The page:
WASHINGTON--(BUSINESS WIRE)--Set to testify this week before the U.S. International Trade Commission (ITC) hearing on “Trade, Investment, and Industrial Policies in India: Effects on the U.S. Economy,” U.S.-India Business Council (USIBC) President Ron Somers will call on both countries to overcome challenges and strengthen their partnership. “This will pave the way for the world’s two largest free-market democracies to shape the destiny of the 21st Century – for the better.”
India’s size, economic prominence, geopolitical influence and shared values with America make it an indispensable ally, Somers argues, therefore any and all policy discussions about India should operate from that understanding. With a population of 1.24 billion people, more than half under the age of 25, India is poised “to become the world’s largest consumer market,” Somers will note. These facts, coupled with the growth of India’s middle-class present “an extremely lucrative market for American goods and services.”
Since President George W. Bush visited India in 2006, two-way trade has grown from approximately $25 billion to more than $100 billion today. The growth of India’s civil aviation industry has been a major boon for U.S. manufacturers. “Entire fleets of India’s new private aviation industry rely wholly on U.S. exports and content, creating literally hundreds of thousands of jobs here in the United States,” Somers will testify. That’s just one success story of many. Another is India’s telecommunication industry: After opening the market to foreign direct investment, India has become the fastest growing telecommunication market in the world, registering some 10 million cell phones every month.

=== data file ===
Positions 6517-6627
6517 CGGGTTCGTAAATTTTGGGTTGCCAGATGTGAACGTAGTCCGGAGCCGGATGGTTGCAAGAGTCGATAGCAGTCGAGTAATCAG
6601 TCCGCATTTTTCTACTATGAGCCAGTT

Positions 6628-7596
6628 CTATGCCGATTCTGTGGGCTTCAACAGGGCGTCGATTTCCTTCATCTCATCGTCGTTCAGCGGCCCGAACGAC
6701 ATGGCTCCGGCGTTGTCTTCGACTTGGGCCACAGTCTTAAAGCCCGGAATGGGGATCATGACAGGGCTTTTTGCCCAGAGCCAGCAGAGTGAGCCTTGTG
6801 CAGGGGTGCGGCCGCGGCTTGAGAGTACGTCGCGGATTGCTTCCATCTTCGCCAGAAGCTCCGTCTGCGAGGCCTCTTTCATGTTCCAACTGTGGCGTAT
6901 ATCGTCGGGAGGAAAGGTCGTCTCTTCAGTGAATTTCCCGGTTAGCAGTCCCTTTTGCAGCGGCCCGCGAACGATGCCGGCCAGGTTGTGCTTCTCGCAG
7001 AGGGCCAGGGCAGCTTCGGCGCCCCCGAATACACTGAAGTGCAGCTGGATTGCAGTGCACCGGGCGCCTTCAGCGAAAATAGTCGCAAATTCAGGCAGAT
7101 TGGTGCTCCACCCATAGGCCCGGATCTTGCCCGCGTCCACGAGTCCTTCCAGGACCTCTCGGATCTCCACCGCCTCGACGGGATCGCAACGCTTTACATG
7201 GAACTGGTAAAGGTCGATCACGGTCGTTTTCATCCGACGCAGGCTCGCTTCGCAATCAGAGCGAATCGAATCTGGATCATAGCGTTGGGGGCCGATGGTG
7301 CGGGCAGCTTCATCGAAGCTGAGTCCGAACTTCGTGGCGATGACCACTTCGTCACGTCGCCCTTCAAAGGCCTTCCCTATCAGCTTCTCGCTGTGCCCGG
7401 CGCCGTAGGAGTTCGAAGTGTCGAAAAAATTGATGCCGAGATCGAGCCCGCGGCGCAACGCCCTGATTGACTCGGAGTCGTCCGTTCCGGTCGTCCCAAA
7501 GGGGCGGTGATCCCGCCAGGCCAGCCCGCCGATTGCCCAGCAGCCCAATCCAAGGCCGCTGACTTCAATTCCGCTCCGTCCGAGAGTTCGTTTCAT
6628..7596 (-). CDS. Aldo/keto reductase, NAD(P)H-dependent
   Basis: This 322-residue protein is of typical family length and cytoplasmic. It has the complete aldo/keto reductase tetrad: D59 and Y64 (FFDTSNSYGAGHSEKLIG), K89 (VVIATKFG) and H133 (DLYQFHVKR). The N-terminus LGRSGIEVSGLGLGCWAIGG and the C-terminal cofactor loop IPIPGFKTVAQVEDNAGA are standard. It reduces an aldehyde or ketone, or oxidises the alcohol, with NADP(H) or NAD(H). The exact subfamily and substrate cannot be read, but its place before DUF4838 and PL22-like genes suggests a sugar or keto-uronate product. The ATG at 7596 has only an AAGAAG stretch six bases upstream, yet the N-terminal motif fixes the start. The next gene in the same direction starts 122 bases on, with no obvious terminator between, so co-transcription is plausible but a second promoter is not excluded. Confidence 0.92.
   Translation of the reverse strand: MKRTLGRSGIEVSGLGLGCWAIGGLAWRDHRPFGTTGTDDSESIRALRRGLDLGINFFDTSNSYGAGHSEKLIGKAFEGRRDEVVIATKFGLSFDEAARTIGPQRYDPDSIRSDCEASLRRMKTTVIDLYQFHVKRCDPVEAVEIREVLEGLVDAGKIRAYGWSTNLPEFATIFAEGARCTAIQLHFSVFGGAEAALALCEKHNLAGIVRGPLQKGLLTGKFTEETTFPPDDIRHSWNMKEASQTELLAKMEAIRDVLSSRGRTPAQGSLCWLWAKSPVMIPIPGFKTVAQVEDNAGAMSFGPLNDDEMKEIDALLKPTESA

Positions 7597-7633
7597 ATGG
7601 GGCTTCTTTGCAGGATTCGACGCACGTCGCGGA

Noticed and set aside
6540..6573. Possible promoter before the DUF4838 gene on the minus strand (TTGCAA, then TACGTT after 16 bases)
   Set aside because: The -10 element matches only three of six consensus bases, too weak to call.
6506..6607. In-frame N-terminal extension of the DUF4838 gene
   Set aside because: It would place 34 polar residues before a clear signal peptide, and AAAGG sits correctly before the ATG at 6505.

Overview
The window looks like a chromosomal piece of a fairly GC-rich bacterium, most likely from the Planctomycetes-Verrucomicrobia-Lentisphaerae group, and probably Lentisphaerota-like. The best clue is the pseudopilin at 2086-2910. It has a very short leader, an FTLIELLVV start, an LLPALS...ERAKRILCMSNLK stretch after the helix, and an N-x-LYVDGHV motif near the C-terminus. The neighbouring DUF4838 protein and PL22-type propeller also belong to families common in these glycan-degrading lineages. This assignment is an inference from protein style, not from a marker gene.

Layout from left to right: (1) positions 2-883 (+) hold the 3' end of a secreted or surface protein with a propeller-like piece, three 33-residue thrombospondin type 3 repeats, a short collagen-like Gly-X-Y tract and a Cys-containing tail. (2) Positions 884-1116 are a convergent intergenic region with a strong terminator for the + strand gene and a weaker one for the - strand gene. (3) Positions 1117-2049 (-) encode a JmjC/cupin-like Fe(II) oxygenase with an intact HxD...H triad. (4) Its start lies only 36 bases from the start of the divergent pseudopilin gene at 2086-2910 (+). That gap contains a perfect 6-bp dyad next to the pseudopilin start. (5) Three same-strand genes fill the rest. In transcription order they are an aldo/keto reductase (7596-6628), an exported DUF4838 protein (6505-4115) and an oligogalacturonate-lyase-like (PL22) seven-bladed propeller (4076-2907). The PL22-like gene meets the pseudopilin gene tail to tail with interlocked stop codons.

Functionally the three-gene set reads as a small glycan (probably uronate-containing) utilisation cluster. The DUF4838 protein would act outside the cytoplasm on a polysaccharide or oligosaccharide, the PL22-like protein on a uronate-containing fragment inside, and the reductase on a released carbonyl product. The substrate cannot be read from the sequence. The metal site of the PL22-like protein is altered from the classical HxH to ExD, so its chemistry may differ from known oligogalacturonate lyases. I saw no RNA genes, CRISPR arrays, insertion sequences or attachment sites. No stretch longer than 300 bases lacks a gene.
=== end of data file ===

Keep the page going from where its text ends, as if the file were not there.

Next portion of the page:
But it’s not all about the export and investment opportunities that benefit U.S. businesses and create jobs for Americans.
The U.S. and India are cooperating in cyber security, national defense, higher education, clean energy, diabetes and other health issues, low-cost medical technologies, science, space and many other areas. And India’s commitment to democracy, especially in a troubled region of the world, means that America should embrace the relationship even when there are the inevitable disagreements on government policies. India’s 2014 general election, with an unprecedented 800 million voters eligible, presents an opportunity for America to show its support of the nation’s representative government.
That said, USIBC also believes the Government of India should take a number of steps to boost trade and give the U.S. better access to India’s economy. Such steps include improving infrastructure and creating a regulatory environment that rewards and protects intellectual property. “These and other issues can and must be resolved through ongoing cooperation and dialogue,” believes Somers.
“Similarly, the United States must avoid unnecessary steps that would threaten U.S.-India relations and a shared, vibrant knowledge economy,” Somers will caution. Last year USIBC formed its Coalition for Jobs & Growth to promote U.S. immigration reform that enables the free movement of technical professionals, excludes discriminatory provisions that would harm the U.S.-India commercial partnerships and trade, and supports continued economic progress and jobs creation in both nations.
Formed in 1975 at the request of the U.S. and Indian governments, the U.S.-India Business Council (USIBC) is the premier business advocacy organization advancing U.S.-India commercial ties. Today, USIBC is the largest bilateral trade association in the United States, headquartered in Washington, DC, with liaison presence in New York, Silicon Valley, and New Delhi, comprised of more than 350 of the top-tier U.S. and Indian companies. Ajay Banga, President & CEO of MasterCard, is USIBC’s chairman. For more information, visit www.usibc.com.